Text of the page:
How to Identify A Grieving Child
How to Identify A Grieving Child
Loss has an impact on all individuals both young and old, child or adult. The very first impact is always grief. However, some people fail to identify that a child also grieves the loss of their loved ones. I did some research to find out how to identify a grieving child and I hope this post would enlighten you.
The emotional; is displayed with the child’s symptoms of sadness, anger, guilt, or numbness. The child may develop a fear of losing other people close to them, or fear of themselves also dying. As a result of this fear, the child will be clingy to the individuals closest to them. They might also be reluctant to go to school.
Anger is another emotional symptom that a child could show. In most cases, it is portrayed towards the deceased. The child would ask why they had to leave and why the deceased did not consider going with them. Some of the children who are told that the deceased went to heaven tend to be angry at God for taking away someone they loved.
The children who struggle with guilt are those who view that their last encounter with the deceased had a role to play in their death. They are constantly using the phrase ” If I had done this, maybe they would have not died”. It might have been a good or a bad last encounter but in most instances, it’s usually a phase where the child regrets not having done something.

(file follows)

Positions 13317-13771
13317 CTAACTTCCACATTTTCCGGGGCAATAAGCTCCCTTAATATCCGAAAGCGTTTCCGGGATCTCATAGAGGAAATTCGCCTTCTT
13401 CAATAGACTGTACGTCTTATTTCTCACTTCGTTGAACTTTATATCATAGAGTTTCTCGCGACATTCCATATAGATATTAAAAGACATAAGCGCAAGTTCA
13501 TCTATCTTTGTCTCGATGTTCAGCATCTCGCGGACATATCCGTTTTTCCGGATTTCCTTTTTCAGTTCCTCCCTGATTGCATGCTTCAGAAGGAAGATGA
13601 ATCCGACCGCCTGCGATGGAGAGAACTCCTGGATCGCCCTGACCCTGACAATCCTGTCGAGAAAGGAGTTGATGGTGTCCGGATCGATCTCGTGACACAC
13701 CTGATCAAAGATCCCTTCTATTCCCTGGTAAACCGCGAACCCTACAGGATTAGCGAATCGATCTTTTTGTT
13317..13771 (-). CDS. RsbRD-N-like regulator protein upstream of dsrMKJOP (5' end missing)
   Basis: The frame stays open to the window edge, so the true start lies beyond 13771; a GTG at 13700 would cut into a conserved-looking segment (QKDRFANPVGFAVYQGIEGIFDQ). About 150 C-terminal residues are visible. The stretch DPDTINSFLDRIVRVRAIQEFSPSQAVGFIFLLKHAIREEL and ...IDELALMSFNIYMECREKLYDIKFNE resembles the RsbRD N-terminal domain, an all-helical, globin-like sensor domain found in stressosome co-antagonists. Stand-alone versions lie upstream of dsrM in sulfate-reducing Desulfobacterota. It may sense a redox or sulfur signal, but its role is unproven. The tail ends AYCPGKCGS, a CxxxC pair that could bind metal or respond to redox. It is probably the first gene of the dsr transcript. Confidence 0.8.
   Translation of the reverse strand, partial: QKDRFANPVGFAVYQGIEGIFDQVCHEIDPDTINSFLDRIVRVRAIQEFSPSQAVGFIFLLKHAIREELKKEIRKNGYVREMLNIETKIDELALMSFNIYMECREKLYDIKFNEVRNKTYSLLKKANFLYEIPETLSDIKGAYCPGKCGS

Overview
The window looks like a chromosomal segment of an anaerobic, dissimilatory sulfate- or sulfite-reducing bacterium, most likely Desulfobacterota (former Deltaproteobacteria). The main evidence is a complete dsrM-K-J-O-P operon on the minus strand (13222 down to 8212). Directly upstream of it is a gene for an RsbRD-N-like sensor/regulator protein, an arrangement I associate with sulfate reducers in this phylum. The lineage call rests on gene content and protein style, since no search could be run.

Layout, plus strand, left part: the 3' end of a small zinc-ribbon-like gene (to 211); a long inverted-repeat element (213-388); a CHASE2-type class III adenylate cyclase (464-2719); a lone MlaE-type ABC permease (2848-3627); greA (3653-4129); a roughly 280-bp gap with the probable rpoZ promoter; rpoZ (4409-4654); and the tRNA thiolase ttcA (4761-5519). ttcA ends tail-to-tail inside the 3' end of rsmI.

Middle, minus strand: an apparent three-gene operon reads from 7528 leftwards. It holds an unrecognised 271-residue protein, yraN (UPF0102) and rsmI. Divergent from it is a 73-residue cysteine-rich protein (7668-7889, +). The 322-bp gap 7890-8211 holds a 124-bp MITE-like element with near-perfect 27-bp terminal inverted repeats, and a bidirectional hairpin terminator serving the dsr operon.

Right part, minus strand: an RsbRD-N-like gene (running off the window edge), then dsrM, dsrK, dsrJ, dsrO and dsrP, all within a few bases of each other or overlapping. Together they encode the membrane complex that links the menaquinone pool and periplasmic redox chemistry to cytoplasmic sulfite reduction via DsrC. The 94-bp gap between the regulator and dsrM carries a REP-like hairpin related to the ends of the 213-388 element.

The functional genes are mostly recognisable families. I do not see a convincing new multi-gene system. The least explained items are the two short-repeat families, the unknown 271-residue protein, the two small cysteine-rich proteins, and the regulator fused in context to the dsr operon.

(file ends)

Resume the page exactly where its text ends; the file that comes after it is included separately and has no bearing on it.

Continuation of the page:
Physical; The child could either be hyperactive as a way of channeling their emotions or they could be underactive when dealing with sad emotions. Therefore it is important to pay attention to find out how their play behavior has changed.
They could experience physical symptoms such as headaches, diarrhea, stomachaches, and problems when swallowing food.
The child could also return to former developmental traits such as bedwetting a psychological process called regression. At this point, a caregiver might not understand why they are bedwetting all over again. However, it is important to remain calm, patient, and understanding.
Behavioral; The behavioral symptoms would show in how they handle their everyday life activities.
Some children show a lot of forgetfulness as they run errands, some of them show struggle in studies, where a child who was performing starts getting poor grades.They also might start acting out in school, showing traits like truancy. They also show a level of disorganization that they might not have had before.
Some children report feeling restless and feeling of panic. They no longer have trust and worry about everything. To get them to a stability level, the caregiver is to constantly reassure them that they are safe and that the caregiver would take care of them
Social; The social life of children is also affected. They tend to withdraw from activities that they used to enjoy before. They do not want to engage with friends, or go for play dates rather they want to be alone and isolated. Grief processing at times might need some alone time, however, if the caregiver deems that it’s turning into a pattern of isolation then it is not healthy.
The child can also become sensitive to issues that touch on subjects involving the given loss. For example, when a child who has lost a parent is requested to inform a parent on PTA meetings, they might give harsh feedback that can be considered rude.
Other children and mostly firstborns, can display a high level of maturity and responsibility. They feel the need to fill the space they feel has been left as void. They hide their feelings and emotions and swing into action more than they did before.